- In science, the yawn has not received its
due attention. In this investigation I provide
(1) a systematic-encyclopedic overview of all
available knowledge about yawning. The fields
from which I derive my data are linguistics
(semantics, etymology), sociology, psychology,
the medical sciences (anatomy, physiology,
pathology, and pharmacology), and the arts
(literature, film, visual arts). Then, I (2)
associate a number of these data in order to (3)
test the hypothesis that yawning has an erotic
side, a sexual aspect.
- A Taboo, an Unsolved Riddle
- The mass of data that I present in the
encyclopedic overview makes one thing clear:
there is no good explanation for yawning.
- As regards physiology: the hypoxia and
hypercapnia theories -- these long-untested
theories that also figure prominently in
common-sense notions -- were conclusively
refuted by Robert Provine and his collaborators
(Provine, Tate, and Geldmacher 1987). The now
popular theory that yawning leads to wakefulness
('arousal defense reflex,' Askenasy 1989) is not
without its problems (Regehr, Ogilvie, and
- In the paragraphs on pathology and
pharmacology I enumerate so many different
illnesses and disorders that are associated with
increased yawning that for the moment it is
impossible to extract a common factor. The same
goes for the very many chemical substances that
induce yawning (Crenshaw and Goldberg 1996: 415;
Argiolas and Melis 1998: 12). What this common
pharmacological factor, if there is one,
constitutes, remains unclear.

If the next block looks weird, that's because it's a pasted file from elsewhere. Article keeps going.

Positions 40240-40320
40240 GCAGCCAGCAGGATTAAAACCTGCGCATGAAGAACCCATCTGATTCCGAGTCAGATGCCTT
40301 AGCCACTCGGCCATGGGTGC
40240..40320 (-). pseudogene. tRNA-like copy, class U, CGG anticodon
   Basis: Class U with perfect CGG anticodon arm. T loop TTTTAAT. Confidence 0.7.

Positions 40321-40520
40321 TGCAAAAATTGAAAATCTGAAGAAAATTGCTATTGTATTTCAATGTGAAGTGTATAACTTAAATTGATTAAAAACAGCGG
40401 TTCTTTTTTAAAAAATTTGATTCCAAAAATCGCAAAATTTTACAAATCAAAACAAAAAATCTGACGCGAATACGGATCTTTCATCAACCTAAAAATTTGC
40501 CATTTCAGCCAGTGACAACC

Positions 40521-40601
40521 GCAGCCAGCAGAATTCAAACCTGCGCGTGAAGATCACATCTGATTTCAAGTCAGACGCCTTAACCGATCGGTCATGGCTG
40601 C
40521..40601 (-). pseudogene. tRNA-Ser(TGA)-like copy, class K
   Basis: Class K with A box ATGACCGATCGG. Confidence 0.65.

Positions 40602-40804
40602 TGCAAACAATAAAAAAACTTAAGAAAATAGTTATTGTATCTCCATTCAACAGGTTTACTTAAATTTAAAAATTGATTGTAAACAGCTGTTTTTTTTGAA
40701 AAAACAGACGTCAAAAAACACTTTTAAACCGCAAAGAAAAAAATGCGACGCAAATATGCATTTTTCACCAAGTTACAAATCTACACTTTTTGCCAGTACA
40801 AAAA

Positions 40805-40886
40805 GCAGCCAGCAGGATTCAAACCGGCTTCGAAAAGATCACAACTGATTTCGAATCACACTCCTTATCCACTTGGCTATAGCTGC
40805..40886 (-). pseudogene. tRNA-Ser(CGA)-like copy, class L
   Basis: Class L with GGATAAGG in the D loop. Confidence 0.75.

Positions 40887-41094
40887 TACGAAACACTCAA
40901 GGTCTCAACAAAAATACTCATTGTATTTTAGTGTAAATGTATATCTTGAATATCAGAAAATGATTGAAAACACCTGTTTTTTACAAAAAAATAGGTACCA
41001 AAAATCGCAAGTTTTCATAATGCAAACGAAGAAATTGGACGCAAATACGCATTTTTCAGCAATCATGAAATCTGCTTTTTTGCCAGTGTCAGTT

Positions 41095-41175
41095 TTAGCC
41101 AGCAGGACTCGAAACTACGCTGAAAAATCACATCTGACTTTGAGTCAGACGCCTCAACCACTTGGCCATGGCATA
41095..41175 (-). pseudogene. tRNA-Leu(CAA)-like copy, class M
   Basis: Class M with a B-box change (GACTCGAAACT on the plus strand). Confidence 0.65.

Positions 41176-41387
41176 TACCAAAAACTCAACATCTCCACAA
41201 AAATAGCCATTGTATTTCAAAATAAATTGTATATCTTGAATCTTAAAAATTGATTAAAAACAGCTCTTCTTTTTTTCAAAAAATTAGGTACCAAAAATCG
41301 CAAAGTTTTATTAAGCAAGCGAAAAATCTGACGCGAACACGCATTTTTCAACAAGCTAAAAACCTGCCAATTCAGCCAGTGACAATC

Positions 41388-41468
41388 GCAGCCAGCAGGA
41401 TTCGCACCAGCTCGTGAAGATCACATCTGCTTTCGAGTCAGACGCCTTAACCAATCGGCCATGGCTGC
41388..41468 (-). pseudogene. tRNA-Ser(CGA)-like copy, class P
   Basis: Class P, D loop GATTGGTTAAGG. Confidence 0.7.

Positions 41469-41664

- In the chapter on the psychology of yawning
I discuss various subthemes of which the most
concrete are: contagiousness, non-verbal
behavior, and conditionability. Neither of these
subthemes has been completely clarified.
Psychologically, too, the yawn is still very
much an unsolved riddle.
- In the chapter on the sociology of the yawn
I note that the yawn is (quasi-)universally
taboo. The reason why this is so remains
shrouded in mystery: the various rationales
given -- superstitious, hygienic, aesthetic,
psychological -- are all implausible. The
ethological rationale (bared teeth) may turn out
to provide the best explanation for the taboo of
- As a preliminary conclusion we may therefore
state that Reber's Law applies perfectly to the
hitherto considered trivial behavior of yawning:
the closer the yawn is examined, the more
complex it is seen to be (Reber 1985: 618). In
fact, we have really no idea what causes yawning
and what purpose yawning serves or what
mechanisms are responsible for yawning and even
what the essential anatomical constituents of
yawning are. In the age in which the human
genome has been deciphered and space travel has
become almost trite this verdict may sound like